Acacia (/əˈkeɪʃə/ or /əˈkeɪsiə/), also known as a thorntree, whistling thorn or wattle, is a genus of shrubs and trees belonging to the subfamilyMimosoideae of the family Fabaceae, described in Africa by the Swedish botanist Carl Linnaeus in 1773. Many non-Australian species tend to be thorny, whereas the majority of Australian acacias are not. They are pod-bearing, with sap and leaves typically bearing large amounts of tannins and condensed tannins that historically in many species found use as pharmaceuticals and preservatives.
Acacia cyperophylla, commonly known as creekline miniritchie or red mulga, is a tree in the familyFabaceae. Endemic to Western Australia, it on the banks of rivers and creeks on the semi-arid plains east of Carnarvon.
Creekline miniritchie grows to a height of about seven metres. It usually has just one or two main trunks. Like most Acacia species, it has phyllodes rather than true leaves. These are rigid, round in cross-section with a diameter of about two millimetres, between ten and fifteen centimetres long, and curved. The flowers are yellow, and held in cylindrical clusters about two centimetres long. The pods are broad and flat, about eight centimetres long and seven millimetres wide.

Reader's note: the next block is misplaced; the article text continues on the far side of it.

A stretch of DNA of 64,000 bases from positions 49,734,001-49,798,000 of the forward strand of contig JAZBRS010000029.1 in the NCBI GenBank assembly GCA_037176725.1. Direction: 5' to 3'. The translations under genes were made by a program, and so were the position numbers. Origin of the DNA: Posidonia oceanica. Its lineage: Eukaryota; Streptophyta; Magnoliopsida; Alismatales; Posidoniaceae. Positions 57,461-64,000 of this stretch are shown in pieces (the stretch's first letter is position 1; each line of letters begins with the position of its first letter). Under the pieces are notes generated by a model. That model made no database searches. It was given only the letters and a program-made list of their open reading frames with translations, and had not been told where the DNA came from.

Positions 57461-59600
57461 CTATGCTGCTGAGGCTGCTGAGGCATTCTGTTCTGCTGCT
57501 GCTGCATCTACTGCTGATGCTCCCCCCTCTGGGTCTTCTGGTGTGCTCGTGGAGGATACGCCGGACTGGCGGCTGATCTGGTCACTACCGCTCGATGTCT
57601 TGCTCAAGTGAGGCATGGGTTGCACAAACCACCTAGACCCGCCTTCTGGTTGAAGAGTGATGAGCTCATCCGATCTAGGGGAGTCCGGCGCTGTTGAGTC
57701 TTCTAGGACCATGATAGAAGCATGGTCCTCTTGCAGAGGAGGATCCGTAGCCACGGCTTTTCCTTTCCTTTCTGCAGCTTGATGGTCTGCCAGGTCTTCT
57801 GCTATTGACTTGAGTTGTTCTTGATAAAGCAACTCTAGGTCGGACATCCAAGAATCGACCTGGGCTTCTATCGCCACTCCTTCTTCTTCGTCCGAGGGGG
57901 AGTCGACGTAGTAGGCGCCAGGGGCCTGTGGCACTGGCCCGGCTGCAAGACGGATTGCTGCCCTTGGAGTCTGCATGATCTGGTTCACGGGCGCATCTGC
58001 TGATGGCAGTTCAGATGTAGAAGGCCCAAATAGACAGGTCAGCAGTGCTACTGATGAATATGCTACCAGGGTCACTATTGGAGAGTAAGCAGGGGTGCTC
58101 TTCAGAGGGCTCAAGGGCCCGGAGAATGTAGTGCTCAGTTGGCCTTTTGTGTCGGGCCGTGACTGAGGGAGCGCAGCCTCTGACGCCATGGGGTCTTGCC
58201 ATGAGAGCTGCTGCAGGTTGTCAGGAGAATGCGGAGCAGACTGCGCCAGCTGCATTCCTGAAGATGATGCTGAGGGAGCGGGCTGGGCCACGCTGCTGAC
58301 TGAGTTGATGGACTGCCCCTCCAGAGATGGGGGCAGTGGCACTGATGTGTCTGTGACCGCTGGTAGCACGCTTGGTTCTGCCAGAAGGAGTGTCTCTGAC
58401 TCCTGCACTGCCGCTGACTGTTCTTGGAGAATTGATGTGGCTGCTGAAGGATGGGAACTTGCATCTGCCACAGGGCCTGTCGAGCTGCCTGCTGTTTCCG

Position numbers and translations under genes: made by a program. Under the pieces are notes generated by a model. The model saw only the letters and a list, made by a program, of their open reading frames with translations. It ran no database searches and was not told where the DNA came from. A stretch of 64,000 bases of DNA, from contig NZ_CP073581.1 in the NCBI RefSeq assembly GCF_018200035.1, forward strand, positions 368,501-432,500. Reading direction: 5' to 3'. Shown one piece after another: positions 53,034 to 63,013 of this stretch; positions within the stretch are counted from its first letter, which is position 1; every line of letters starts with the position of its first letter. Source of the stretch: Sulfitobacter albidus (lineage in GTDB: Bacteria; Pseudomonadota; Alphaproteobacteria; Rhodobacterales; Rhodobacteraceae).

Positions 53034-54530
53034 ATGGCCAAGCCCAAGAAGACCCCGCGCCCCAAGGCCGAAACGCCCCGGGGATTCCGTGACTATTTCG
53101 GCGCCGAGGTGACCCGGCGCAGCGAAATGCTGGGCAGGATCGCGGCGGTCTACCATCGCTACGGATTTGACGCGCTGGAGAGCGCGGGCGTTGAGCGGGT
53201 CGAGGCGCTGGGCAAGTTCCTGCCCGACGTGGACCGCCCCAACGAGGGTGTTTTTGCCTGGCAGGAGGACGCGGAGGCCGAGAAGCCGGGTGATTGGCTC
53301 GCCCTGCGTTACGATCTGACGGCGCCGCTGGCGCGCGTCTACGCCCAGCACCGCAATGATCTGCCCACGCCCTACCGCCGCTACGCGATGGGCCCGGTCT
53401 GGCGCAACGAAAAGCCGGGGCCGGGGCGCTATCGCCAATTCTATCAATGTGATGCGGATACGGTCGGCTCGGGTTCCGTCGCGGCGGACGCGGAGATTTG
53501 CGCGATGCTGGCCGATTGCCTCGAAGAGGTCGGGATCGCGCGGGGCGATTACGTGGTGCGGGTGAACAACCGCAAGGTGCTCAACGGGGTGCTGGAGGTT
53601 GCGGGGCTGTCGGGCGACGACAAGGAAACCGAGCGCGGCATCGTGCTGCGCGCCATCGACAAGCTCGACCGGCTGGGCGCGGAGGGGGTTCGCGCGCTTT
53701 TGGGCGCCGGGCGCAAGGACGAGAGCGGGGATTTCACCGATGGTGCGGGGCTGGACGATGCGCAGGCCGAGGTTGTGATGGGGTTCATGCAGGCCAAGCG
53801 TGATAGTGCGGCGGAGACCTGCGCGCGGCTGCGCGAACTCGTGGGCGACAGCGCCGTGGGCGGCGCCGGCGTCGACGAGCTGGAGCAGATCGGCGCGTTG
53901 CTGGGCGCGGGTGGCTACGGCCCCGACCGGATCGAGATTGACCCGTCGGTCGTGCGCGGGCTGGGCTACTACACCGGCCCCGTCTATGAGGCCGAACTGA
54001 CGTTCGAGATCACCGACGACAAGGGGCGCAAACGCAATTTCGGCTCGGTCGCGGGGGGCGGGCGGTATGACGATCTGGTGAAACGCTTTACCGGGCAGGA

Creekline miniritchie is most readily identified by its distinctive "minni ritchi" bark, which constantly peels off in small curling flakes, making the tree look like it has a coat of curly hair. On creekline miniritchie, this is an orange-brown colour.
There are two varieties, A. c. var. cyperophylla and A. c. var. omearana. The latter variety is known from only a few populations near Port Hedland, all of which are under threat. It has been classified "Priority 1" under the Western Australian Wildlife Conservation Act, and is under consideration for declaration as "rare flora".